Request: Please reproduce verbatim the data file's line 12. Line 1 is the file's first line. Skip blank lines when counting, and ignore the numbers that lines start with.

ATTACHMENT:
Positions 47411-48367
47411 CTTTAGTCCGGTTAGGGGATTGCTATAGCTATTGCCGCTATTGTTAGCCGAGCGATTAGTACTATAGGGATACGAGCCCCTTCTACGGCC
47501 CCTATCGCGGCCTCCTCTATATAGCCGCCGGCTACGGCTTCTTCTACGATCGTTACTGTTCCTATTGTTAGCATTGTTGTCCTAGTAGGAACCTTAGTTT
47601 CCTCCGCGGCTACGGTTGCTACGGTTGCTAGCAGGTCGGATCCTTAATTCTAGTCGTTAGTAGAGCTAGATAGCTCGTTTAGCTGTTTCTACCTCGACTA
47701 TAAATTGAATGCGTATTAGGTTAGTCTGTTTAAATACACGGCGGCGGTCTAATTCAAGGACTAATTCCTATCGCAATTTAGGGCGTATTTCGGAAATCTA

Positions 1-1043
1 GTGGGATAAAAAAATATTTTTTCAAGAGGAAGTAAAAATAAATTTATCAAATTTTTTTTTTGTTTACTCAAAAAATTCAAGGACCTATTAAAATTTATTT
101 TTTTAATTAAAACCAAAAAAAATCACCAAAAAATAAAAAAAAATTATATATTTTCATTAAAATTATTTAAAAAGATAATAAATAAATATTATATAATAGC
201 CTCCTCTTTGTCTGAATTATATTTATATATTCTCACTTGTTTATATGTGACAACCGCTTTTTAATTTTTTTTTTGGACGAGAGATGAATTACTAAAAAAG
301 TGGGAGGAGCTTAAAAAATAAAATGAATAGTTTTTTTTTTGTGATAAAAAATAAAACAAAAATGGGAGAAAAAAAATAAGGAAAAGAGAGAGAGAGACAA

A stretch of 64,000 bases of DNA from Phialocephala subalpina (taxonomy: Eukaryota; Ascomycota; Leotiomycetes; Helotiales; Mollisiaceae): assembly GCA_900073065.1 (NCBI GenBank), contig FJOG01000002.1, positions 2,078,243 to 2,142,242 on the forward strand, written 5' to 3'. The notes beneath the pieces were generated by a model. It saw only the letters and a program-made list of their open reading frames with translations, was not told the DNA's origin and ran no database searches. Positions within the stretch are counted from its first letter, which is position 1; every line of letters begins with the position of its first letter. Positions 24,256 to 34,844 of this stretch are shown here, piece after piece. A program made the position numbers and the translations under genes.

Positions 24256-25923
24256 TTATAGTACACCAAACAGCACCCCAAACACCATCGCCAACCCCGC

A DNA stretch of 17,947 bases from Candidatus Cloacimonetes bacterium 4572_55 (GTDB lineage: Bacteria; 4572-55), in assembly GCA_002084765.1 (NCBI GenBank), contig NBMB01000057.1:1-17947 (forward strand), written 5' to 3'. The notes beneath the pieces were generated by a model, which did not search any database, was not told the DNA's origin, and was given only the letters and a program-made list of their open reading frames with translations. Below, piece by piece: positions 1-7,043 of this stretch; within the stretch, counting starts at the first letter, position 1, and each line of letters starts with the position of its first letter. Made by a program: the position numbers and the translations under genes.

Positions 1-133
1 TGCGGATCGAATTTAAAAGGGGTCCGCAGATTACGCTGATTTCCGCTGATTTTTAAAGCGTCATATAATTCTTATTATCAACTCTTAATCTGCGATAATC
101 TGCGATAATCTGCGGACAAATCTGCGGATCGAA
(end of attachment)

Positions 24256-25923